“This week marks the 80th birthday of the composer Terry Riley, whose pioneering 1964 piece ‘In C’ helped start the musical genre known as minimalism,” reads a Thursday (6/18) post at NPR radio program Studio 360 with Kurt Andersen. “According to John Schaefer, host of WNYC’s Soundcheck and New Sounds, ‘In C’ ‘opened the floodgates for Philip Glass and Steve Reich,’ the composers we associate with minimalism…. ‘In C’ is made up of short musical phrases, each of which gets repeated for as long as each player in the ensemble feels like it, and it can be played by any number of musicians…. The first recording of ‘In C’ came out in 1968, and by then Riley had moved on to creating tape loops and synthesizer music that became a big influence for Krautrock bands like Ash Ra Tempel and Tangerine Dream—as well as for The Who, who paid tribute to Riley in the famous opening to ‘Baba O’Riley.’ … More than 50 years later, ‘In C’s influence continues to be felt, both in contemporary classical and in pop music.… No two performances are ever quite the same—and that’s kind of the point.” Terry Riley turns 80 on June 24.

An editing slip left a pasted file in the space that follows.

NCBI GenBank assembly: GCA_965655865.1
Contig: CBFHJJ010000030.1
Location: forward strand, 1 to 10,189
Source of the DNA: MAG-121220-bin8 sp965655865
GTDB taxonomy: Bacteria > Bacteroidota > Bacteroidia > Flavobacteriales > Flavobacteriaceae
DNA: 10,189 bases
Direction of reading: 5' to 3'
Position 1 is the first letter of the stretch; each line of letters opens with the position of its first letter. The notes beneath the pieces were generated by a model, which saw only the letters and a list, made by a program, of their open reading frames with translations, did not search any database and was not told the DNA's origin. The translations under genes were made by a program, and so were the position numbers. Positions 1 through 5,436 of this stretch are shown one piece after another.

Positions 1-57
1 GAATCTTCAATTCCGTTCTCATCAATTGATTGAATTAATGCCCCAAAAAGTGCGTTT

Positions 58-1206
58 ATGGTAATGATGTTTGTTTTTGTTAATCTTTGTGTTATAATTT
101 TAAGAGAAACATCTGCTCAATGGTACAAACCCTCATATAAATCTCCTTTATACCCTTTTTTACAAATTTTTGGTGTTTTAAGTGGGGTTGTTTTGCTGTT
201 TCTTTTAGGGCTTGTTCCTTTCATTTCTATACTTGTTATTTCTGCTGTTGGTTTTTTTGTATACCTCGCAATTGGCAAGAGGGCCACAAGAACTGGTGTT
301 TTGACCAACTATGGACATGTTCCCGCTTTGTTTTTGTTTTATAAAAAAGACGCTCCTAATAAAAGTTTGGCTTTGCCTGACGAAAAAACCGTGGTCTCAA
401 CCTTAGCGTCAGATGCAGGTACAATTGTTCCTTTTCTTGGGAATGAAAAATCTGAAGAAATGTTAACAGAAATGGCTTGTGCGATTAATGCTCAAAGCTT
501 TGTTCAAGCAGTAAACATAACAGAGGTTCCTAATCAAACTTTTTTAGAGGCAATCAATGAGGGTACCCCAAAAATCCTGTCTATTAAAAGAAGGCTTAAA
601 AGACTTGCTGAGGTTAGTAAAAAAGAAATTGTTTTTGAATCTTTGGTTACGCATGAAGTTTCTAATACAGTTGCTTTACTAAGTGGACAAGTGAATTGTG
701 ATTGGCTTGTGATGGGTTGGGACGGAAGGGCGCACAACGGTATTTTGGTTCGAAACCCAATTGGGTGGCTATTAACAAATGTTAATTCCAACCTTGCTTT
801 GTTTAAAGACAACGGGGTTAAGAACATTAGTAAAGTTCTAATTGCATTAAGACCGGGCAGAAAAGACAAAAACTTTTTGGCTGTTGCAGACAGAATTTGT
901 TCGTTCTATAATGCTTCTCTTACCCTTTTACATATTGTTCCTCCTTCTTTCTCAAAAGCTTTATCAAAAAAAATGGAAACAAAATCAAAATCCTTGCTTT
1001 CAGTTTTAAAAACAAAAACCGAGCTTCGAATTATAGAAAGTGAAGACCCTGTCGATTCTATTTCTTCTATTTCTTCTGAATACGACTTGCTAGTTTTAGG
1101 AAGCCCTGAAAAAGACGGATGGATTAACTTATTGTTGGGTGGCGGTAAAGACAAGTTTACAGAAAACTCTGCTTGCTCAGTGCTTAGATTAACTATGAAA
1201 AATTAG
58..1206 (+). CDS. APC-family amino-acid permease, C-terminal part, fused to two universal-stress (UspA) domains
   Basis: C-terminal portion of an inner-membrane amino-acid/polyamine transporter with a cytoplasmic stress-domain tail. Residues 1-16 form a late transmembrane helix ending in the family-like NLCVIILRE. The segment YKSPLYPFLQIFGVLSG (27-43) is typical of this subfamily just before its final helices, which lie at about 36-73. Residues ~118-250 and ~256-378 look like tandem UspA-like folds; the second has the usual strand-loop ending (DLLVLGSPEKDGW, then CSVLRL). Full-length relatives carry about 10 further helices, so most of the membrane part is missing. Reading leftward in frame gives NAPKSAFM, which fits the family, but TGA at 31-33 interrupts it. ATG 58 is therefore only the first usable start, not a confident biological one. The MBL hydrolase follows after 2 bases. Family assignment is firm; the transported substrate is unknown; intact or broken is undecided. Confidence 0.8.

Posted June 22, 2015